Apparent size of a full supermoon, or close moon, contrasted with a full micro-moon, or far moon. Image by Peter Lowenstein. EarthSky lunar calendars are cool! They make great gifts. Order now. Going fast! Who are the commentators, and what do they say?
What is a lunar eclipse?
The International Astronomical Union IAU is the group generally recognized for naming and defining things in astronomy. But the IAU has been, so far, silent on the subject of supermoons, which professional astronomers tend to call perigean full moons. Meanwhile, Fred Espenak, the go-to astronomer on all things related to lunar and solar eclipses Mr.
We might also consider the astrologer Richard Nolle. Whatever your thoughts or feelings are on astrology, Nolle is, after all, the person who coined the term supermoon.
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The term supermoon, as defined by Nolle, comes with some ambiguity. Click here to learn more about Richard Nolle. Click here to learn more about Fred Espenak. Astrophysicist Fred Espenak, aka Mr. Eclipse — a year NASA veteran and world-renowned expert on eclipses — says the January 12, , full moon is a supermoon in his post Moon in We refer you to two different supermoon tables for the 21st century to Why are their lists different?
Because the moon's orbit around Earth lies in a slightly different plane than Earth's orbit around the sun, perfect alignment for an eclipse doesn't occur at every full moon. A total lunar eclipse develops over time, typically a couple hours for the whole event. Here's how it works: Earth casts two shadows that fall on the moon during a lunar eclipse: The umbra is a full, dark shadow. The penumbra is a partial outer shadow. The moon passes through these shadows in stages. The initial and final stages — when the moon is in the penumbral shadow — are not so noticeable, so the best part of an eclipse is during the middle of the event, when the moon is in the umbral shadow.
Total eclipses are a freak of cosmic happenstance. Ever since the moon formed, about 4.
The setup right now is perfect: the moon is at the perfect distance for Earth's shadow to cover the moon totally, but just barely. Billions of years from now, that won't be the case.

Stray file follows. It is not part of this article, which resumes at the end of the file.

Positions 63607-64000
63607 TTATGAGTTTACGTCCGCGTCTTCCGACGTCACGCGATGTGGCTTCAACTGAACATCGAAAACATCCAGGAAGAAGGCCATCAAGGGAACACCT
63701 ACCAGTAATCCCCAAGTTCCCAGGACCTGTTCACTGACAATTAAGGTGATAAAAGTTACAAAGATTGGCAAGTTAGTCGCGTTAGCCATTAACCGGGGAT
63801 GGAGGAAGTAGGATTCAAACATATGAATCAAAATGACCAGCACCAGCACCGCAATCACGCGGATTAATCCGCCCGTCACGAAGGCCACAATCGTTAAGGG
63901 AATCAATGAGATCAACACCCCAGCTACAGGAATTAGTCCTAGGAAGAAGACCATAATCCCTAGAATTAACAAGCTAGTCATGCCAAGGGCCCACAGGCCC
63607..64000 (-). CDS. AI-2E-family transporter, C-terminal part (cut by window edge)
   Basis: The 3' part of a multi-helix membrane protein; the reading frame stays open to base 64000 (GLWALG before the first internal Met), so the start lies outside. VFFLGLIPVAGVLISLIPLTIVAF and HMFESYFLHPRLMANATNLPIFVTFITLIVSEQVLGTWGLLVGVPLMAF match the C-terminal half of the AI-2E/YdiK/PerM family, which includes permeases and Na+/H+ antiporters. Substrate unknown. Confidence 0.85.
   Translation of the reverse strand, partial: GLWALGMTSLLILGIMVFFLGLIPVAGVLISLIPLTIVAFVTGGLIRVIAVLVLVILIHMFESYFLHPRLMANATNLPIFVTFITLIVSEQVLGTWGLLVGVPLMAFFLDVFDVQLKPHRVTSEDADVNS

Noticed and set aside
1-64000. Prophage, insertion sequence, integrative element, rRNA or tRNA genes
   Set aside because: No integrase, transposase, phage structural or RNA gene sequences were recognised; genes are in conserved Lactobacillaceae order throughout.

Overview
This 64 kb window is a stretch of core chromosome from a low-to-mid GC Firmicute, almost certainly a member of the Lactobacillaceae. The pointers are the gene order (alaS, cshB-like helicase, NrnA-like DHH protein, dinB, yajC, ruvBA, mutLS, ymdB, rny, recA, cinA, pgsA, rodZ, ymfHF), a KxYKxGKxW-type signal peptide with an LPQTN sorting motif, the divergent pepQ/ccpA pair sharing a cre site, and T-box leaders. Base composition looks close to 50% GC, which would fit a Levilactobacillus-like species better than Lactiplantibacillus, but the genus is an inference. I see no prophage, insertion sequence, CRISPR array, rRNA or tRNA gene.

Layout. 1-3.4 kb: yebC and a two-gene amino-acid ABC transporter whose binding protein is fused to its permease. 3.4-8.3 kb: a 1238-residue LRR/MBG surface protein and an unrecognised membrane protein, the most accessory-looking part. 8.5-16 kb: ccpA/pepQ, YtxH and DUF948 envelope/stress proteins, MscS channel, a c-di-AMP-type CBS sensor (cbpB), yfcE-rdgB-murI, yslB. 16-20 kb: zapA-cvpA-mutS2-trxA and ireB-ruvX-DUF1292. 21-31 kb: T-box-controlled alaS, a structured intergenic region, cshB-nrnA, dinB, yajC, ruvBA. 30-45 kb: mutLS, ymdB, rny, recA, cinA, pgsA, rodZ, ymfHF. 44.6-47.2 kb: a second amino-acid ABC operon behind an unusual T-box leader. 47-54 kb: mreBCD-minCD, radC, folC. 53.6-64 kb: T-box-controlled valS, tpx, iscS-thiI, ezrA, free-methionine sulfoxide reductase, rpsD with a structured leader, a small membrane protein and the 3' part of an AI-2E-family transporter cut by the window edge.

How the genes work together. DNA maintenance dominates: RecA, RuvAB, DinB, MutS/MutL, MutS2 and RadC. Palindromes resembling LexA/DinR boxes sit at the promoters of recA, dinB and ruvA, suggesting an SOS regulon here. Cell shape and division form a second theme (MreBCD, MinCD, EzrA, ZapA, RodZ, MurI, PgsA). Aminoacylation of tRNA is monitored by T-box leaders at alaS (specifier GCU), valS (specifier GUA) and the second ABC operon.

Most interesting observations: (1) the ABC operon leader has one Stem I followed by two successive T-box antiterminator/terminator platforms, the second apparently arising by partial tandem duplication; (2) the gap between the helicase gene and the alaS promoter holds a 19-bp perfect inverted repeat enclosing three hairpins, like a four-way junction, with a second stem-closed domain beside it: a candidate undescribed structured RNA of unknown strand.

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According to NASA, two to four solar eclipses occur each year, while lunar eclipses are less frequent. However, while solar eclipses can only be seen along a roughly mile wide path, each lunar eclipse is visible from over half the Earth. Total lunar eclipse : Earth's full umbral shadow falls on the moon.
The moon won't completely disappear, but it will be cast in an eerie darkness that makes it easy to miss if you were not looking for the eclipse. Some sunlight passing through Earth's atmosphere is scattered and refracted, or bent, and refocused on the moon, giving it a dim glow even during totality. If you were standing on the moon, looking back at the sun, you'd see the black disk of Earth blocking the entire sun, but you'd also see a ring of reflected light glowing around the edges of Earth — that's the light that falls on the moon during a total lunar eclipse.
Partial lunar eclipse : Some eclipses are only partial. But even a total lunar eclipse goes through a partial phase on either side of totality.
During the partial phase, the sun, Earth and moon are not quite perfectly aligned, and Earth's shadow appears to take a bite out of the moon. Penumbral lunar eclipse : This is the least interesting type of eclipse, because the moon is in Earth's faint outer penumbral shadow. During the New Moon, the Moon and the Sun rise and set at the same time.
Waxing Crescent Moon: As the Moon moves around the Earth, we would be able see more of the illuminated half, and we say the Moon is waxing. The Moon seems to growsas days go by. This phase is called the crescent moon. Quarter Moon: A week after the New moon, when the Moon has completed about a quarter of its turn around the Earth, we can see half of the illuminated part; that is, a quarter of the Moon.
This is the first quarter Moon. Waxing Gibbous Moon: During the next week, we keep seeing more and more of the illuminated part of the Moon, and it is now called waxing gibbous Moon.